BELLE PLAINE ó The Lincoln Highway gas station that George Preston made famous in Belle Plaine isnít going anywhere. Just a lot of the stuff he collected is.
When I first heard there was to be an auction at the old place ó you know the one, itís covered with old gasoline advertising signs ó I could hear George groan all the way from heaven. He died in 1993, but collected stuff virtually all 83 years of his life. His son, Ron, who died last August at 77, had continued the tradition.
"I donít know who collected more, my grandpa or my dad," laughs Mary Preston by phone from her home near Kansas City, Mo. "Weíre just trying to de-clutter, so others can enjoy whatís there. The familyís wish is to keep the corner. We want to preserve the legacy grandpa started."
Iíd be the first to admit The Preston Corner has been an eyesore to some. But, to anyone who appreciates old highway signs, old gas stations, the Lincoln Highway, television shows like "American Pickers," and folklore to the max, The Preston Corner is the purest form of Americana.
I first saw it half-a-century ago when my dad would drive by on trips from Marshalltown to southeast Iowa. I became reacquainted with it more than 30 years ago when I began Rambliní around Eastern Iowa. I came to love it after I spent a day with George Preston himself ó that story ran in The Gazette Jan. 16, 1984 and is included in my book, "Rambliní: Reflections of Hidden Iowa."
For the next decade, Iíd stop on occasion to chat with George, but only if I had at least an hour to listen to his stories. He was full of them and in 1990 wowed a national audience and Johnny Carson on The Tonight Show.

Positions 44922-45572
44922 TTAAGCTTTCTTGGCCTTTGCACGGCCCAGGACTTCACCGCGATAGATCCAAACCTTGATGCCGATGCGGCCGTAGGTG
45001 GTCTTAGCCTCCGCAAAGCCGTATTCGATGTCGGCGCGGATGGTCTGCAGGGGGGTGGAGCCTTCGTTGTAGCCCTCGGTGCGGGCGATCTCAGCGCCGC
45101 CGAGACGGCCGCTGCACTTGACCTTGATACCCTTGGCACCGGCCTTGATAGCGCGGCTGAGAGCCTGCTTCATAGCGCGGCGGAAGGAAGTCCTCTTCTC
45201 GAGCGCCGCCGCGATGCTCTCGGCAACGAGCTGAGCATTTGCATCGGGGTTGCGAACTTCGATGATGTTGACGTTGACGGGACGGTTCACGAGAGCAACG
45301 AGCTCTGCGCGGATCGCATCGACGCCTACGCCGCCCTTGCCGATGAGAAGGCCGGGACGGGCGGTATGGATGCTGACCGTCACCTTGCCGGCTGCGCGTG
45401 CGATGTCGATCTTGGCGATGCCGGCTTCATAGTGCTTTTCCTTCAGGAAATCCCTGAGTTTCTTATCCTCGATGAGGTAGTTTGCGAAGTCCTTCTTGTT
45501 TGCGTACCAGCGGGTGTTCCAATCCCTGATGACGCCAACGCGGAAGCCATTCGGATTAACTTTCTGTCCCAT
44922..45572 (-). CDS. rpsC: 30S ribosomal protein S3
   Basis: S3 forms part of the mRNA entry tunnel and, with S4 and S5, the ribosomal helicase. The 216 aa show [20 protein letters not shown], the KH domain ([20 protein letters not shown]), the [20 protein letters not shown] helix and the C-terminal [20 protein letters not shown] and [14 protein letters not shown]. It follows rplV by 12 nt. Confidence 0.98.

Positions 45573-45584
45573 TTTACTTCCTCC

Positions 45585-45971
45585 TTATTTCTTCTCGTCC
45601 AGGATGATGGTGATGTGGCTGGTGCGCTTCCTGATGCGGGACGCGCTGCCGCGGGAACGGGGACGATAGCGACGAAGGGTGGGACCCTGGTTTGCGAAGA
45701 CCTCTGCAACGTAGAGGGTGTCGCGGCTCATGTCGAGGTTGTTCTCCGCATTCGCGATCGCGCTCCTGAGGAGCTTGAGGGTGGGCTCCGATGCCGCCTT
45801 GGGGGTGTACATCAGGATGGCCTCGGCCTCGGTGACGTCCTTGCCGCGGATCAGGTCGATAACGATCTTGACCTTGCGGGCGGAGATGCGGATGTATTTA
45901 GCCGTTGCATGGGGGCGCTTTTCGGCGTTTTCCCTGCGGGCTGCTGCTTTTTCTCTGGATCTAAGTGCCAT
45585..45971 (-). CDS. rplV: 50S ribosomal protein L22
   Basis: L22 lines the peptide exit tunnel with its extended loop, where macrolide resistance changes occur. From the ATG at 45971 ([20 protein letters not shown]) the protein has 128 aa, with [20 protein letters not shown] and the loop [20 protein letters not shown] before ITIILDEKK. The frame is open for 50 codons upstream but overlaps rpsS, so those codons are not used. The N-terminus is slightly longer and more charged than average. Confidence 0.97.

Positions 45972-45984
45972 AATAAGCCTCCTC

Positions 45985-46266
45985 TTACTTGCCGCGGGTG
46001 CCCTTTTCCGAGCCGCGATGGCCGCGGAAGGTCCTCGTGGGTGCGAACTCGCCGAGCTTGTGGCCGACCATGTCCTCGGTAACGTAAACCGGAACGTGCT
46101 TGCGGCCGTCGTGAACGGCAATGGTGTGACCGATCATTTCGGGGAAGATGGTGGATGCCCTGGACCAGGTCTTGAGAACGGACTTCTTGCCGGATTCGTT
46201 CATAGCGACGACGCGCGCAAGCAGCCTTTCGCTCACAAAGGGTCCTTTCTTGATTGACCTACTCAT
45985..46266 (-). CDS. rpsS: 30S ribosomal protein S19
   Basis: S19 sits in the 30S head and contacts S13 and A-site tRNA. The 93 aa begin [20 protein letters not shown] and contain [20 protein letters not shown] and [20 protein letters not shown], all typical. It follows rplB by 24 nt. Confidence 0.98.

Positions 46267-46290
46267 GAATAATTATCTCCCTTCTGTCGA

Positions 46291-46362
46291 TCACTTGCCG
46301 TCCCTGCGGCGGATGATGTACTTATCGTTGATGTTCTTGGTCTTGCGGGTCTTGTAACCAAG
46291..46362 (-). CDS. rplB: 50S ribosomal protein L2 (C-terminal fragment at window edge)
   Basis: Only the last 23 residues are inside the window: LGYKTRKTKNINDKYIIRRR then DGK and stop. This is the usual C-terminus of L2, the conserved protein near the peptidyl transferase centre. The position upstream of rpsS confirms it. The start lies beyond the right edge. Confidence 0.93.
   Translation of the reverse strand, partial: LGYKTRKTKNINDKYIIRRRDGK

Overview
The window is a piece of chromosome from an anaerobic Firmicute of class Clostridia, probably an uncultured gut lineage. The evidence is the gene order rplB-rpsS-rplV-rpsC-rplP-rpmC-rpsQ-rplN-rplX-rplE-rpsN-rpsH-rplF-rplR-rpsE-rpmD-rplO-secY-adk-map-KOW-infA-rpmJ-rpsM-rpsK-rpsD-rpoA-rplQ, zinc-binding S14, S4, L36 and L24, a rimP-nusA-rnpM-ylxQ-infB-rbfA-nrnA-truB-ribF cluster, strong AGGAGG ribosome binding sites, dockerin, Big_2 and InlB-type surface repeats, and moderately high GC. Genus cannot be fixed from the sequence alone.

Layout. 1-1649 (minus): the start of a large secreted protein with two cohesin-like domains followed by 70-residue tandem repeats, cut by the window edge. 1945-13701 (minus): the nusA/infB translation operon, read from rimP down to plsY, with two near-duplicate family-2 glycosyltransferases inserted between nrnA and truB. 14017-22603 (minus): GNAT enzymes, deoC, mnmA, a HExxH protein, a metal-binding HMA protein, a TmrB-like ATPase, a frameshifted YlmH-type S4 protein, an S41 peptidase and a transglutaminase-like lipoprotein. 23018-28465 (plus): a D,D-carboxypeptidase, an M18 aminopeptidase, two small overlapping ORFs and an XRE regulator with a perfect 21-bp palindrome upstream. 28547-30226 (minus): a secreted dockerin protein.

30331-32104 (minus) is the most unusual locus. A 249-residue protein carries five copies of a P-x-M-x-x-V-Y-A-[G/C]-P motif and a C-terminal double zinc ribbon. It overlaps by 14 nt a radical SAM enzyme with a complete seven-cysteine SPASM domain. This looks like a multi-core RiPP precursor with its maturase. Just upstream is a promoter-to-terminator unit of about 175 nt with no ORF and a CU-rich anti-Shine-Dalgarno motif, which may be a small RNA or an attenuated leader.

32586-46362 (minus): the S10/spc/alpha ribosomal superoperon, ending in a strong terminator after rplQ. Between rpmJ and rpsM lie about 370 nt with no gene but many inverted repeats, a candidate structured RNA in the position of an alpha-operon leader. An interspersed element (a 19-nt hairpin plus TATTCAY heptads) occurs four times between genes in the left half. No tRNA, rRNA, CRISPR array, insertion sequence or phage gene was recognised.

George felt right at home on national TV, in part because he regularly called area talk radio shows, but mostly because he was a natural born talker. And if George loved to talk about anything it was his dream to keep the Lincoln Highway alive forever.
His love for the highway began in 1923 when his father paid $100 for the service station and moved it along the highway for his four sons to operate. By the time the Lincoln Highway left Belle Plaine in 1936 (realigned north of town as Highway 30), all but George had left the station. His collections of stories and memorabilia were well under way.
I have no idea how George decided which signs to tack where on his station and nearby garage, but the haphazard arrangement of tire and motor oil signs adjacent to those advertising seed corn and root beer gave the place panache. His granddaughter says all those signs will remain. (Other signs will be kept as future replacements.)
At auction youíll find everything from gas signs to a 1-cent gum machine to a Model-T and horse-drawn equipment including a 1919 school bus.
Georgeís infamous two-headed stuffed calf ó heíd pull it in parades in Belle Plaine and Cedar Rapids ó will remain in the family as would the huge steam-engine tractor that used to front the garage if it can be found.
The rumor, Mary says, is that Ron sent it out for repairs but didnít tell anyone where. Or, she adds, he could have sold it.
Mary hopes the station can be put on the National Register of Historic Places and receive grants to keep it intact as a Lincoln Highway/Belle Plaine tourist attraction.
"Now that Iím older and we have to go through this process, itís been interesting," Mary says. "Itís just too bad the historians are gone."
FYI: AUCTION INFORMATION: